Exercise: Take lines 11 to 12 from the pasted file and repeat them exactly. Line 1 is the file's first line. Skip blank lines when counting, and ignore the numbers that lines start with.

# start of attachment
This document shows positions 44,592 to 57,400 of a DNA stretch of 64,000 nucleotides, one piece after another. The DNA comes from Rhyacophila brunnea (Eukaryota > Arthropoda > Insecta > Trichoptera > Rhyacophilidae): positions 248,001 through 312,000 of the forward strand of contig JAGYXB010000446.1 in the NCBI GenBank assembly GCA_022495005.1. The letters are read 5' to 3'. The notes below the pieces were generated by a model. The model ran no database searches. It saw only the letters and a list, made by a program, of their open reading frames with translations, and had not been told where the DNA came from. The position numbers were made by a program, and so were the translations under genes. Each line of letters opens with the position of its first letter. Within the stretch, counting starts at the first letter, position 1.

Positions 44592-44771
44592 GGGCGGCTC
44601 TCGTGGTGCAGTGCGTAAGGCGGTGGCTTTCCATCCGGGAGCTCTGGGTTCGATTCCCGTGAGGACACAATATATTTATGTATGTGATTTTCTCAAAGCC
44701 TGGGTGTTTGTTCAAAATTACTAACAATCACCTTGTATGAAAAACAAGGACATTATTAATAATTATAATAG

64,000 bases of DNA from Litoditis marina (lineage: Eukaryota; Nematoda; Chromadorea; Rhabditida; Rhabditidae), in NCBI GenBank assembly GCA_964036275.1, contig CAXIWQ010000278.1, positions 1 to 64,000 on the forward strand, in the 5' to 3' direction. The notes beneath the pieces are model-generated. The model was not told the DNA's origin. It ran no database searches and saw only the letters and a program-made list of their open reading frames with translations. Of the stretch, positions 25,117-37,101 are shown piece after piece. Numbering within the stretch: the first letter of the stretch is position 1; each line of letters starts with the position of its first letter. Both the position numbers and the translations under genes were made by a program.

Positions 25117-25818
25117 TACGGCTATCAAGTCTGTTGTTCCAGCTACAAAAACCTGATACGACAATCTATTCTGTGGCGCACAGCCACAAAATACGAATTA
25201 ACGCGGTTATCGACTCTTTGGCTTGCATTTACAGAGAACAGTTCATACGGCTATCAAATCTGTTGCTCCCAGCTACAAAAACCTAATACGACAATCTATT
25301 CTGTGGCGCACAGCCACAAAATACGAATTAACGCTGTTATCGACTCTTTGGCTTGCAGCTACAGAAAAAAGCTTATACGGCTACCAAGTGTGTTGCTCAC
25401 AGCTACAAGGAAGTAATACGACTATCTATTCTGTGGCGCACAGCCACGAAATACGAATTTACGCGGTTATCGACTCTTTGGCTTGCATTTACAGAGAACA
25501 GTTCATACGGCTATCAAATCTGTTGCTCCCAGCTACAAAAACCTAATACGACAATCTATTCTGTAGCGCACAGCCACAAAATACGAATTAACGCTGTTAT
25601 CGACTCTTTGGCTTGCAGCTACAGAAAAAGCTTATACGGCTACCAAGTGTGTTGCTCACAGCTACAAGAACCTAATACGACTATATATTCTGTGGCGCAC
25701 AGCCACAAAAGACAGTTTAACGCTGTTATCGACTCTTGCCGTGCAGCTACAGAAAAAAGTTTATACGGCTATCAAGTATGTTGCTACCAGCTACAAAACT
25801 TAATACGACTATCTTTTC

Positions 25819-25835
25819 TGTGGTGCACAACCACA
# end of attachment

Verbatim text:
25401 AGCTACAAGGAAGTAATACGACTATCTATTCTGTGGCGCACAGCCACGAAATACGAATTTACGCGGTTATCGACTCTTTGGCTTGCATTTACAGAGAACA
25501 GTTCATACGGCTATCAAATCTGTTGCTCCCAGCTACAAAAACCTAATACGACAATCTATTCTGTAGCGCACAGCCACAAAATACGAATTAACGCTGTTAT